When it comes to fossils, differentiating bone from muscle can be tricky. The task can even border on impossible if the fossil was subjected to high pressure that resulted in flattening. Faced with this difficulty, researchers from the CNRS, the French National Museum of Natural History (MNHN) and the synchrotron Soleil, have developed a new and non-destructive method. They observed that, depending on the type of fossilized tissue, the distribution of some kinds of metals, the so-called rare earth elements, varied. A useful trick, seeing as their level of concentration is measurable using fluorescence imaging. Published on 29th January in PLOS One, the study should significantly expand the field of investigation in paleontology.
Flat fossils are very common. Despite the level of pressure they have undergone, the anatomy of some of these organisms has been remarkably well preserved. Invaluable information is, thus, hidden inside, but is not always recoverable. During the process of fossilization, these organic remnants experience physicochemical transformations that render the usual imaging techniques, such as optical microscopy or tomography, ineffective.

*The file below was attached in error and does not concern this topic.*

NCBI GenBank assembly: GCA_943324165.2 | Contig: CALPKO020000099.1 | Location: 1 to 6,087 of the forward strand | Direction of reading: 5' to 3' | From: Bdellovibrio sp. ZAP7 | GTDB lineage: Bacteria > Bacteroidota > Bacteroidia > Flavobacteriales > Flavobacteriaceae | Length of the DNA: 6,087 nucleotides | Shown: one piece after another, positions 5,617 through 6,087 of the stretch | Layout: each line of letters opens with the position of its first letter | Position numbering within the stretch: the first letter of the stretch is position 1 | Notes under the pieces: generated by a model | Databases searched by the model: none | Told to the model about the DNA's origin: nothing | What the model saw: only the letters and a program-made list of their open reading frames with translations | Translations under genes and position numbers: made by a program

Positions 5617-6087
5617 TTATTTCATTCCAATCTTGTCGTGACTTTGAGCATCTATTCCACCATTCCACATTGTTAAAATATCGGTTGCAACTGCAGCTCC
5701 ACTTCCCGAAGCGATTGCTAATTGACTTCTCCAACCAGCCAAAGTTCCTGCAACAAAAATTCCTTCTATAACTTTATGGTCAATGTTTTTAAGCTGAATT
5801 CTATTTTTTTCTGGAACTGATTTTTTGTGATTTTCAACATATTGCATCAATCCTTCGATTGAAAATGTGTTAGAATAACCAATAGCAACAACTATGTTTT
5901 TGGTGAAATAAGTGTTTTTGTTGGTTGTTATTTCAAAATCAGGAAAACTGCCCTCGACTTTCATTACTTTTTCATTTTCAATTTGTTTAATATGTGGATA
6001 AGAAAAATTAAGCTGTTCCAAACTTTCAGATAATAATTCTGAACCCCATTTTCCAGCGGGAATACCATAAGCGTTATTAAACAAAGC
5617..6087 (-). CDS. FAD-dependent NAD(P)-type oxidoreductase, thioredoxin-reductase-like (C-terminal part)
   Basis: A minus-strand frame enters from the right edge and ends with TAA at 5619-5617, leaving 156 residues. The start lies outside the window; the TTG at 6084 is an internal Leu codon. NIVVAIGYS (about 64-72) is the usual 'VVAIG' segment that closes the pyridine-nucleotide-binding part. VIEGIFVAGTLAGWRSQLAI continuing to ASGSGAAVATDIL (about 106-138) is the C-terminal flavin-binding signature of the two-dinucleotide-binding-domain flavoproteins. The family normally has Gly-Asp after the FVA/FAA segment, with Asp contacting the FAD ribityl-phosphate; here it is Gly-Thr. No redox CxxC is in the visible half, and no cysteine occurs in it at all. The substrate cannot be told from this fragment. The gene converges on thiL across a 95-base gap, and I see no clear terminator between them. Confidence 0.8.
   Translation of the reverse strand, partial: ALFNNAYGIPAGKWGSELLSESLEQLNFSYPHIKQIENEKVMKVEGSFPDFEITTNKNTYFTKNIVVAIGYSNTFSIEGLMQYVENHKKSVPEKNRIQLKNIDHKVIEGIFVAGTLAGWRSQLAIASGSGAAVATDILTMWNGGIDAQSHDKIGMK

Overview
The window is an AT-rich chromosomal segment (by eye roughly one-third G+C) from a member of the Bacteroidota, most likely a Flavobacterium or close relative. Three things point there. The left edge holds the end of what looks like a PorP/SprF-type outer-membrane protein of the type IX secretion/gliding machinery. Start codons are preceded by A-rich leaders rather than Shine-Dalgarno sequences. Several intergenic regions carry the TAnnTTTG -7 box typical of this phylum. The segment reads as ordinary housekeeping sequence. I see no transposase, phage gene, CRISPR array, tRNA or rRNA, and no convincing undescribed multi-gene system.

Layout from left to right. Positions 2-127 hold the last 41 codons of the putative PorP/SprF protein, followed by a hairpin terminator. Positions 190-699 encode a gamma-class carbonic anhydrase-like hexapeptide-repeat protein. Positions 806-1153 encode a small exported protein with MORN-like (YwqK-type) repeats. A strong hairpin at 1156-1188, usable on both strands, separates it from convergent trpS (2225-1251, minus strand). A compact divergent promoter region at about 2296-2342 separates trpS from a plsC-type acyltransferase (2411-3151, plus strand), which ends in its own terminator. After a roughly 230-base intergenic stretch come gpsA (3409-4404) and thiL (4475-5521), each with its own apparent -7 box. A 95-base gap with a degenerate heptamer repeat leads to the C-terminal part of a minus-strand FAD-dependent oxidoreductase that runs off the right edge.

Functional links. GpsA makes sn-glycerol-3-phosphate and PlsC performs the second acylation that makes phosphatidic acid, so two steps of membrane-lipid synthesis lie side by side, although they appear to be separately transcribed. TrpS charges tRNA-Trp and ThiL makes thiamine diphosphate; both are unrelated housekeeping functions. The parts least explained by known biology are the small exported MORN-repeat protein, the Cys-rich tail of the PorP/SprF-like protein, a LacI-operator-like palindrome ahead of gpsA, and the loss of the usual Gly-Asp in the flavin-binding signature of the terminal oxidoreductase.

Observing the distribution of rare earth elements turns out to be more effective. These chemical elements have the particularity of binding to certain tissues more than others. This provides a great opportunity when it comes to clearly establishing contrasts within the anatomy of a fossil without altering it. The data thus collected via imaging following Synchrotron radiation allows direct observation of the characteristics of the sample, even when hidden under a thin layer of rock.
The researchers were able to detect the presence of a skull bone
in the shape of a toothed blade in one of the fossils observed.
(CNRS/MNHN Pierre Gueriau)
Three 100-million-year-old fossils have been subjected to the method already: a shrimp and two fish. The results have revealed never-before-observed anatomical characteristics that are particularly helpful in establishing evolutionary relationships between species.
The potential perspectives of this new method are considerable for paleontology, but not only. It also represents a great opportunity for understanding the process of fossilization, thanks to the clues rare earth elements give about the environment in which the fossil was preserved.